Based on the success of this pilot study, our aim is to create an infrastructure that will enable mature conversations routinely to take place across the country – reflecting current and topical issues and ensuring that the views of older people are both given prominence in the formulation of policies and taken account of in the decision making processes that have in the past habitually excluded them.

EngAgeNet is in a unique position of tapping into the knowledge, lived experiences and ideas of hundreds of thousands of older people: a resource that we want to harness to improve lives and design better services.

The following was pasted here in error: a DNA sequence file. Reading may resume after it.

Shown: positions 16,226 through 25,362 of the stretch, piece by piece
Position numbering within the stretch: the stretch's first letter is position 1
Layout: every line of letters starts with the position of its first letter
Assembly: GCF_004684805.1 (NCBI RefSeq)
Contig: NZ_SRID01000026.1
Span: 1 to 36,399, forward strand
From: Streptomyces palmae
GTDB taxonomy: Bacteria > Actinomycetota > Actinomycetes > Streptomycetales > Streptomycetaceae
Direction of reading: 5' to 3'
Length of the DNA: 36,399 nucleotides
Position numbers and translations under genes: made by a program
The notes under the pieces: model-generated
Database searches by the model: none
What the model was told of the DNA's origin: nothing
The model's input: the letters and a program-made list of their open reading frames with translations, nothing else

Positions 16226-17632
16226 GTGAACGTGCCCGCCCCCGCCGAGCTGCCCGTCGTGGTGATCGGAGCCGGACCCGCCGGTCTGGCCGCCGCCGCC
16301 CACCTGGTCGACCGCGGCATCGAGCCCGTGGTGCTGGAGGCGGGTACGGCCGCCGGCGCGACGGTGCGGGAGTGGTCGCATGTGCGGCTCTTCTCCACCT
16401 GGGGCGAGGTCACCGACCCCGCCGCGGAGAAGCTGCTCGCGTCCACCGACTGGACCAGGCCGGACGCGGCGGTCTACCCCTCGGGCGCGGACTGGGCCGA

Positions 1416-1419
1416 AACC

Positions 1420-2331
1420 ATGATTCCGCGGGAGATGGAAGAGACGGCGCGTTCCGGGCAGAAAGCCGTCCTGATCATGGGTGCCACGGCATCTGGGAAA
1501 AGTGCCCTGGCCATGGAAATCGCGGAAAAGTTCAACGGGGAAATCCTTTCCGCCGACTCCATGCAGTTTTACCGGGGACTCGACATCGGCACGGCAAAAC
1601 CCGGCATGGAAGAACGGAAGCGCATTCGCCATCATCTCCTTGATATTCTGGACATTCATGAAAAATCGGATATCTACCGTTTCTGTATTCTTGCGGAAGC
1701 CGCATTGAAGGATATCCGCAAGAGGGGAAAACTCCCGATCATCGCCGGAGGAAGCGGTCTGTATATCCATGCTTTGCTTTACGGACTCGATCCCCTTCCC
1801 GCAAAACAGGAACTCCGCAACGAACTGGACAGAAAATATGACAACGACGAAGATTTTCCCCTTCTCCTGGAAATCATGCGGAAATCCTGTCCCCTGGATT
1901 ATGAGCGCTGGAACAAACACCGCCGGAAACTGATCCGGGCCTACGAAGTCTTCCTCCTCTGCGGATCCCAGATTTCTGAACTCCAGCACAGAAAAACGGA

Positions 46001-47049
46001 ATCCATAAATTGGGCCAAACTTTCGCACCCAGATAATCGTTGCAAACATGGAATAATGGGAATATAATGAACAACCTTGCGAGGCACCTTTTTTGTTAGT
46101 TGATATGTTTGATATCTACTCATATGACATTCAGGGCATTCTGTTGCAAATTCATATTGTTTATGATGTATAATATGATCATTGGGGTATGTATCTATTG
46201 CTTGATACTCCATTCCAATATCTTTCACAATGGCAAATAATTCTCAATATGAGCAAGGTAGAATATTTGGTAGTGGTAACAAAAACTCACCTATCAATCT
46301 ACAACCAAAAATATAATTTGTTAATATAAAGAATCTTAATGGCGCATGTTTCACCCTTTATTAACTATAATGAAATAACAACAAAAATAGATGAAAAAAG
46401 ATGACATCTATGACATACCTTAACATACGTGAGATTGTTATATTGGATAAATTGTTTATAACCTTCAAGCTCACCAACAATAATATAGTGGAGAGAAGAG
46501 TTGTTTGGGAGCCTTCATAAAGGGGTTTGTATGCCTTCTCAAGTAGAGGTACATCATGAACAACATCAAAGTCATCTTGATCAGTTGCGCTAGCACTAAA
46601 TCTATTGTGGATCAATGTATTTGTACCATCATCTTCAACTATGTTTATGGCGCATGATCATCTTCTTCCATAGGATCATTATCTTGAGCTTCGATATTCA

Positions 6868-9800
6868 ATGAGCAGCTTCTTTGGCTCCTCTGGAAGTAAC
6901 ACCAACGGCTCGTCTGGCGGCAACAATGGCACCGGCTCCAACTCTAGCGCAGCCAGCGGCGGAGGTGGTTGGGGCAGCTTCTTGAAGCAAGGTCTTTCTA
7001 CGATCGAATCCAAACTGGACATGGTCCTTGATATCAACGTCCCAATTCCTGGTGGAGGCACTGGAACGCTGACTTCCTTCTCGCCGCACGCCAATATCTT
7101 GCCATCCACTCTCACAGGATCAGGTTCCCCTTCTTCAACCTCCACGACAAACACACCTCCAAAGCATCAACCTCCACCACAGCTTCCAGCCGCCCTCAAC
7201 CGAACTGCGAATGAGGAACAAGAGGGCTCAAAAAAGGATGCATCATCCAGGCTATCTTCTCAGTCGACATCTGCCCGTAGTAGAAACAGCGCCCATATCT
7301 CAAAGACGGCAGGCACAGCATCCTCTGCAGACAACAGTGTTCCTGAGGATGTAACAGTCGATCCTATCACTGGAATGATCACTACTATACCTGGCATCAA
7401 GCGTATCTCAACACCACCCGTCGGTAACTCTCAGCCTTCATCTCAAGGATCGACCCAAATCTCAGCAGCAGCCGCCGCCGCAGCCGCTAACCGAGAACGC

To receive a hard copy of the report, email: tony@hartleywatts.co.uk. But you can download a digital version by clicking onto the link below.

If you are an organisation that would like to find out how EngAgeNet could help you improve your policies, services or products, we’d be delighted to talk.

 

Posted by Tony Watts